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How to market your energy saving credentials this winter


We can be somewhat thankful that October turned out to be a mild one, with double-figure day temperatures meaning we didn’t have to reach for the thermostat quite as often (or at all in my case).

But that hasn't stopped consumers from preparing for a cold winter ahead amid an energy crisis. They’re looking for ways to limit their energy usage so that their bills remain manageable and bank balances stay healthy.

I’m one of them. And this weekend typified just how hungry consumers are for energy-saving products when I was sat in a queue with 113,000 other people on the Aldi website trying to bag an air fryer for a bargain price. Alas, I was unsuccessful…

It’s not just air fryers (which are much cheaper to use than your standard oven, by the way) that are flavour of the month – electric blankets/throws, heated airers and even slippers are being purchased like never before as people try to combat the cost-of-living crisis.

So, it’s fair to say that consumers have got their eyes and ears open for ways to keep a lid on their energy costs this winter – but how do you market your energy-saving credentials without coming across as opportunist?

Give energy-saving advice

Not all of us are well versed in how to live in an energy efficient way, and we are all always open to cost-saving tips that also have a positive impact on the environment. Previously, many of us had the luxury of being able to turn the heating up as and when we like, without too much worry over how much it’s going to cost.

But now we want to hear every small tip, such as how bleeding your radiators will improve the efficiency of your central heating by letting the trapped air out of the system... and such like.

Consumers are calling for cost-saving and energy-saving advice right now. And that’s exactly what some of the biggest names in the UK are doing.

In September, Iceland launched a series of cost-of-living workshops in partnership with energy firm Utilita to help customers make more than £600 of annual savings as part of its ‘Shop Smart, Cook Savvy’ campaign.

The campaign sets out to “help families better understand the cost of cooking, and help identify the most economical cooking methods available to them to make budgets stretch further”.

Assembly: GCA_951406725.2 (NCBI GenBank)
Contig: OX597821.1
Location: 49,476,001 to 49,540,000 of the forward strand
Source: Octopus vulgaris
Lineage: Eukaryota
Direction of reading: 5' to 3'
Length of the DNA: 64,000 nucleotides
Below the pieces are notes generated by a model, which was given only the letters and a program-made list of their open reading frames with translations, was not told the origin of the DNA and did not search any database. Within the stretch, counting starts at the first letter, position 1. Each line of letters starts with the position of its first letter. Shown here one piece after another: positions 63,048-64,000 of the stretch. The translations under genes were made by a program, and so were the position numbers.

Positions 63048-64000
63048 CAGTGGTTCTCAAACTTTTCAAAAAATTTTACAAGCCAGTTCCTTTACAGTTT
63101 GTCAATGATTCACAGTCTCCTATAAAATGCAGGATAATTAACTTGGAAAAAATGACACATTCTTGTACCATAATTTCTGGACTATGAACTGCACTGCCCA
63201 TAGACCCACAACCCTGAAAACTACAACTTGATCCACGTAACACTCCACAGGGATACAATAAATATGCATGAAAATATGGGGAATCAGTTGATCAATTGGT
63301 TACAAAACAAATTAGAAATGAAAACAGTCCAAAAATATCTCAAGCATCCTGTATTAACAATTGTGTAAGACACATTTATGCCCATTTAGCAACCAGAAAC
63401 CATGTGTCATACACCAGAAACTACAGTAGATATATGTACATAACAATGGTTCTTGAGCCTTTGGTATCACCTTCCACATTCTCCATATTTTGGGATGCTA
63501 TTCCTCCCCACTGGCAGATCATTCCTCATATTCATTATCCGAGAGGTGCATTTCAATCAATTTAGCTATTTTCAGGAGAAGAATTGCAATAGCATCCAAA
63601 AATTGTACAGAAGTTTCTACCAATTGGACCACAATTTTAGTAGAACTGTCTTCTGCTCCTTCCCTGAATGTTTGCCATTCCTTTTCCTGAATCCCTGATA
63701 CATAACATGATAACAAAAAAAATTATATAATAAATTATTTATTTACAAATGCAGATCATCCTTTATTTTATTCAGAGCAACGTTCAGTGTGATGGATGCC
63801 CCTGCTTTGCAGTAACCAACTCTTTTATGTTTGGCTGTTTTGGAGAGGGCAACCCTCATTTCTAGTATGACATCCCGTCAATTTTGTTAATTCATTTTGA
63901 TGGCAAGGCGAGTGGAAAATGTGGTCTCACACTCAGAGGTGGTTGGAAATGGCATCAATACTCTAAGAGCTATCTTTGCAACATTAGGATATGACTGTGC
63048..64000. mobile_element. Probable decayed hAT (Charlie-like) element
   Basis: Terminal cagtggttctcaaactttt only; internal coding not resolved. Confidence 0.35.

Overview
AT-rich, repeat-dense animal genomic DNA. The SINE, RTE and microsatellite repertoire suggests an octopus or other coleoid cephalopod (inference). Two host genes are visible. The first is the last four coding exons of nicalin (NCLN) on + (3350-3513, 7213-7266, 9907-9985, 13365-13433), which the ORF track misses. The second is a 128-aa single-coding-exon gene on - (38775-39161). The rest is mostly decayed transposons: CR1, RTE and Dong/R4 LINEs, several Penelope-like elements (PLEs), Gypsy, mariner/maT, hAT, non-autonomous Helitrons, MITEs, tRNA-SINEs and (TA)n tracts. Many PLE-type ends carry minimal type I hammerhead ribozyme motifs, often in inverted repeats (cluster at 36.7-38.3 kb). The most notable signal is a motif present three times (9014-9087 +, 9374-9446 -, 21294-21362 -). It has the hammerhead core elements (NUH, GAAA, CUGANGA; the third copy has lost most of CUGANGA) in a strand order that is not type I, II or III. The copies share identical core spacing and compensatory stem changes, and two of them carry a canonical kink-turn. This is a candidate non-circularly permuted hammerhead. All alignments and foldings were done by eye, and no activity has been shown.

Meanwhile, Asda has launched the ‘Essential Living Hub’, an online tool for shoppers to get money-saving tips, including how to save energy, budgeting, buying and cooking smarter, and ideas for free family days out.


Provide appealing payment options

For the more product-based brands, the cost-of-living crisis potentially puts them in a precarious situation. With people having less disposable income this year, careful marketing is required to ensure survival.

Electrical retailer Currys is allowing customers to defer spending money on its products until next year, when it’s hoped that the crisis might have eased somewhat.

The retailer launched a new 12-Month Pay Delay, allowing shoppers both the time and space to pay for the essential tech they need.

Currys chief commercial officer Ed Connolly said: “Our Inflation Busters have been designed specifically to help our customers buy essential products at this tough time.”

It also launched its Price Lock promise, freezing the price of the most popular tech products to their lowest 2021 price and relaunched its Cash for Trash offering, which allows customers to recycle old, broken or unused tech in exchange for vouchers that save customers money on new tech, even if it has no value at all.

Push big-ticket items

Appealing payment terms could even turn heads to some of the big-ticket purchases that consumers have put off for years – we’re talking about things like insulation, double-glazed windows, and a modern boiler.

We all know the long-term benefit of such home improvements, but it has never felt like the right moment to make the investment. Until now perhaps. This is a prime opportunity to tie those investments to both the energy and the climate crises. 

Whilst this is a worrying time for many families, it’s worth considering that lowering our carbon emissions is good for the planet, and may even force us to look to a future where we’re less dependent on fossil fuels.  

It’s never easy to sell the positives of a crisis – but we have the COVID playbook to refer to at least!

Whatever route you take with your energy-crisis campaigns, make sure you’re supporting it with branded content. Branded content allows you to put some meat on the bones of your campaign, targeting your audience in publications they trust.

When designing out your energy-crisis marketing this winter, we can help with campaigns designed to deliver. Contact us today to see how we create and distribute inspiring, on-brand long form  content that performs.